The elephant in the room is everything we do not count.

When investors say a speculative opportunity is a “sure thing”, most people know to treat their certainty with suspicion. Some prefer to focus on the emotional satisfaction of having come in contact with a “sure thing” windfall opportunity, but it’s easy to see the incoherence: speculation + X = certainty.

In this formula:

  • Speculation = a state of asserted future vision that is admittedly, and necessarily, working from incomplete information.
  • X stands for all dynamic interacting facts and their mutual and compounding implications.
  • Certainty means either that X is a defined picture of all possible variables already settled or that the event has passed and we have clear access to all available evidence of what happened.

Barring omniscience? Speculation is fraught with risk.

But so is any calculation that leaves out, or does not value, critically important influences. 2+2=4 can be flatly wrong, if the units one is counting are too narrowly construed. $2+$2 does not and can never equal $4 if on the way from the first $2 to the second $2, you destroy something worth $400.

When an investor makes the argument that the Keystone XL pipeline is worth more than guaranteeing zero contamination of the Ogallalla Aquifer, that investor is making a claim that a narrow monetary value is worth more than a major body of water that fuels the most productive agricultural economy on Earth.

The elephant in the room is everything we do not count.

If we don’t consider the unpriced non-market value of the Aquifer’s pristine state to be worth anything–or if we discount its value to zero in order to justify the temporary flow of profit from destructive extraction–then we aren’t doing honest math.

On October 14, in the Per Jacobsson Climate Finance Roundtable at the headquarters of the International Monetary Fund, Lord Nicholas Stern criticized the standard practice for building economic models, where he noted “you tend to leave out anything you find hard to capture, which is essentially like saying your best estimate is zero cost”. He described the logic behind that standard practice of counting at zero the cost of anything we don’t know how to count as “obviously daft”.

The elephant in the room is the almost palpable insight that such omissions are in fact an active way of courting serious danger.

So, what measure can we use to judge the relational dynamics between rainfall and financial instruments that move through a speculation-fed market?

Consider the price of bread.

We can’t live without food, which means there is always market demand for its production. So, the water cycle, soil fertility, optimal ecological conditions for the persistence of pollinating bees, and reliable flows of food production are all part of a value chain that is bigger than the rest of the human economy, whether it is counted or not.

If the food price shocks are severe enough, everything else unravels.

  • Mohammed Bouazizi, the Tunisian fruit vendor who set himself on fire in 2010, setting in motion the Arab Spring, reportedly asked in desperation “How am I supposed to live?”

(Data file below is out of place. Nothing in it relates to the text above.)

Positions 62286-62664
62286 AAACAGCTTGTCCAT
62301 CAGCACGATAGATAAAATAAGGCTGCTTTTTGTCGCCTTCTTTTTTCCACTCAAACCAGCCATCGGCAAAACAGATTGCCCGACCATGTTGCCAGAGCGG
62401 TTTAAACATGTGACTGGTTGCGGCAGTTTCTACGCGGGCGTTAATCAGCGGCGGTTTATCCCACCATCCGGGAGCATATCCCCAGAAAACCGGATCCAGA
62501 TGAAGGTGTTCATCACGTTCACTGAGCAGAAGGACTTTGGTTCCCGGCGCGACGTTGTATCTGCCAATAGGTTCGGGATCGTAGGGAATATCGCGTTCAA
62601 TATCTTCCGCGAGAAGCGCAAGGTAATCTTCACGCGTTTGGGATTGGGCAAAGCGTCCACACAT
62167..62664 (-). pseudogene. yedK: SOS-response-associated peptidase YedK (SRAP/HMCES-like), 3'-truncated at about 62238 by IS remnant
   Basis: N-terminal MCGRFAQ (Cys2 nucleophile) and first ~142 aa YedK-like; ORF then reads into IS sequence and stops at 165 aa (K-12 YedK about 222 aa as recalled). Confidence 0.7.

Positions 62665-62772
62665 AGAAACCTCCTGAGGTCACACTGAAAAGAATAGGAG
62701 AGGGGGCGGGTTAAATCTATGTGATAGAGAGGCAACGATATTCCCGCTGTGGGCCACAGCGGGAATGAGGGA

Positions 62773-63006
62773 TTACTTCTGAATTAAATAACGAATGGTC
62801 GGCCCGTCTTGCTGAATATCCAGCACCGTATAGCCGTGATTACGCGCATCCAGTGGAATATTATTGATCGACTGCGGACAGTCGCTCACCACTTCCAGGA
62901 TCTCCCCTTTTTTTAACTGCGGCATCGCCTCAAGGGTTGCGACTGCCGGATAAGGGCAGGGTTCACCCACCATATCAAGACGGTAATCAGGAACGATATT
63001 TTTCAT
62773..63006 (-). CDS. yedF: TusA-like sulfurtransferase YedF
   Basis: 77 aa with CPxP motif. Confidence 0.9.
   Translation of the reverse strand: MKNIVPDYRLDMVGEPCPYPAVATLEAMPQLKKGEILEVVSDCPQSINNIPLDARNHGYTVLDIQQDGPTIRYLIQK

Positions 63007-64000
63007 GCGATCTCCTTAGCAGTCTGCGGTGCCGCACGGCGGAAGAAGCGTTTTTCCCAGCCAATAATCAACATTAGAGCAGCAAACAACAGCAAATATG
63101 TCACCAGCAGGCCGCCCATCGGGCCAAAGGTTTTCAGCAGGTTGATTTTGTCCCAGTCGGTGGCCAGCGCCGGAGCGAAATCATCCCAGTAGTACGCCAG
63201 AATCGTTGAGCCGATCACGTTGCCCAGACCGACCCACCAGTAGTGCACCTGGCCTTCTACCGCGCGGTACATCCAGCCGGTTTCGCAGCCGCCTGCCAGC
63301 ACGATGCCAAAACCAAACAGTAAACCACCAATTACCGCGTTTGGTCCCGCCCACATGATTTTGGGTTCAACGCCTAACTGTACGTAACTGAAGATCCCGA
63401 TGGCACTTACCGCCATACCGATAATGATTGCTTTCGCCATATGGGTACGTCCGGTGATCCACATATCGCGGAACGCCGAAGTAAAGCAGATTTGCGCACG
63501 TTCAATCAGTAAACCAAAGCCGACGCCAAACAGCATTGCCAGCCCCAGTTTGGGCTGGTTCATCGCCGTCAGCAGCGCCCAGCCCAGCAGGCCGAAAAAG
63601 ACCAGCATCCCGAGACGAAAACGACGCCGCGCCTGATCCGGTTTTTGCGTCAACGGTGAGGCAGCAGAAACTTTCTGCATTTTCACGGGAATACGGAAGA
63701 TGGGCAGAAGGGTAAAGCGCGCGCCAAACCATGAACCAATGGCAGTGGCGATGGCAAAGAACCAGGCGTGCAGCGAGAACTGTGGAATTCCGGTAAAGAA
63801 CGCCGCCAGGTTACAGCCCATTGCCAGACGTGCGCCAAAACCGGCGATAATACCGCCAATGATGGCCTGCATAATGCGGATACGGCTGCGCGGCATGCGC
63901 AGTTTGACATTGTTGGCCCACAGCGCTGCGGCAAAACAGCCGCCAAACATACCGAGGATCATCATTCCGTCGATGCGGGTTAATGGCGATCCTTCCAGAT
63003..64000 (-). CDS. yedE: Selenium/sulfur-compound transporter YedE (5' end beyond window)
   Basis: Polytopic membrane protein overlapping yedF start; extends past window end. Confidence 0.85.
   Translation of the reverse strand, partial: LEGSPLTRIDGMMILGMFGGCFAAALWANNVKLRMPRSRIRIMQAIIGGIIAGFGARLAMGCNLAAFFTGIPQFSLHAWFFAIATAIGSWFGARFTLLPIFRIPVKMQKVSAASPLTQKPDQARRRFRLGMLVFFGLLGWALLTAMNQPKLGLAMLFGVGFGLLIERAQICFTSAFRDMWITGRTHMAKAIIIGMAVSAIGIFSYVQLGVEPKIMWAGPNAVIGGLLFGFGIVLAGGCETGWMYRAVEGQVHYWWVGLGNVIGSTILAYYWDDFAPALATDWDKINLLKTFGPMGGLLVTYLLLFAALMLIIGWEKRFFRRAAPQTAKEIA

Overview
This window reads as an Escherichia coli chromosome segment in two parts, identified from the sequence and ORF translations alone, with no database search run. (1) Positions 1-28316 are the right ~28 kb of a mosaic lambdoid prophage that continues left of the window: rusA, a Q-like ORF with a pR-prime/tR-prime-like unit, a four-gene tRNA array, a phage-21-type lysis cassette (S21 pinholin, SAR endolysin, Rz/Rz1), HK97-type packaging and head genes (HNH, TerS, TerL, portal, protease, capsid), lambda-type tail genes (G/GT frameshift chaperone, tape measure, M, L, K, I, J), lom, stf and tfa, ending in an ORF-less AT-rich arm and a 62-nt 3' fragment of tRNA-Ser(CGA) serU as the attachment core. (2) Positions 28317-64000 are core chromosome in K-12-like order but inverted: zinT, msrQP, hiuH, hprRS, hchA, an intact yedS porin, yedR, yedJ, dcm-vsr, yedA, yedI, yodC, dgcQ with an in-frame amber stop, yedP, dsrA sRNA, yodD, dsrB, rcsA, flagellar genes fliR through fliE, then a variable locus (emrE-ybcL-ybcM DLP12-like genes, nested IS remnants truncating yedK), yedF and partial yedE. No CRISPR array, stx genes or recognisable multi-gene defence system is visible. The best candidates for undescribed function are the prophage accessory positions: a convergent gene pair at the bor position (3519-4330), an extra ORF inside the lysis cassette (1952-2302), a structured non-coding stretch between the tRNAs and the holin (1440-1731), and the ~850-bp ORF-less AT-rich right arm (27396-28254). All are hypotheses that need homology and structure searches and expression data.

• The Syrian civil war was ignited by internal migration and economic degradation driven by 12 years of chronic and worsening drought that ravaged the food-growing economy of the country.
  • In retrospect, the way in which commodities markets drove prices down, incentivizing overproduction and coinciding with other unsustainable land-use practices, created the Dust Bowl of the 1930s.

The elephant in the room is everything we do not count.

In the climate-smart economy we are now in the process of building, no investment will be able to ignore non-market values. The Sustainable Development Goals map a landscape of interrelated macrocritical non-price values that underpin all other metrics in any functioning economy. The Paris Agreement process for redirecting national wealth–financial, natural and human capital–into climate-smart practices holds the promise of achieving sustainable resilience and shared prosperity for all nations.

Some things to think about:

  • Sustainable farming practices–including farming to build carbon ecology in the soil–are worth a lot more than standard market analyses suggest.
  • Biodiversity, safe natural habitat for non-agricultural species, such as elephants, healthy watersheds, and the ecology of forests, grasslands, marshes and mangroves, all shape and sustain the human economy.
  • Common practices that depend on externalizing unmanageable cost and harm are becoming very high-risk investments and will be phased out in coming years and decades.
  • Resilience Value is a complex, still emerging measure of overall value, but will become a top-line indicator for major investments and institutions, possibly as soon as 2020.

We must, now, get to know the elephant we have been ignoring, come to grips with the vast and existential weight of non-market values, and commit to making climate-smart investment choices that build future value in a real and reliable way. Serving the market interest means doing this as well and as imaginatively as possible, with no more delay.

[ The Note for October 2017 ]

Written by Joseph Robertson

Joseph is Global Strategy Director for the non-partisan non-profit Citizens' Climate Lobby. He coordinates the building of CCL's citizen engagement groups on 5 continents, leads the Citizens' Climate Engagement Network and represents CCL in the Carbon Pricing Leadership Coalition, UNFCCC negotiations, and other UN processes. He is a member of the Executive Board of the UN-linked NGO Committee on Sustainable Development-NY and of the Policy and Strategy Group for the World We Want. He is also the founder of Geoversiv.net and the Geoversiv Foundation and the lead strategist supporting the high-level climate dialogue series Accelerating Progress, Advancing Innovation.

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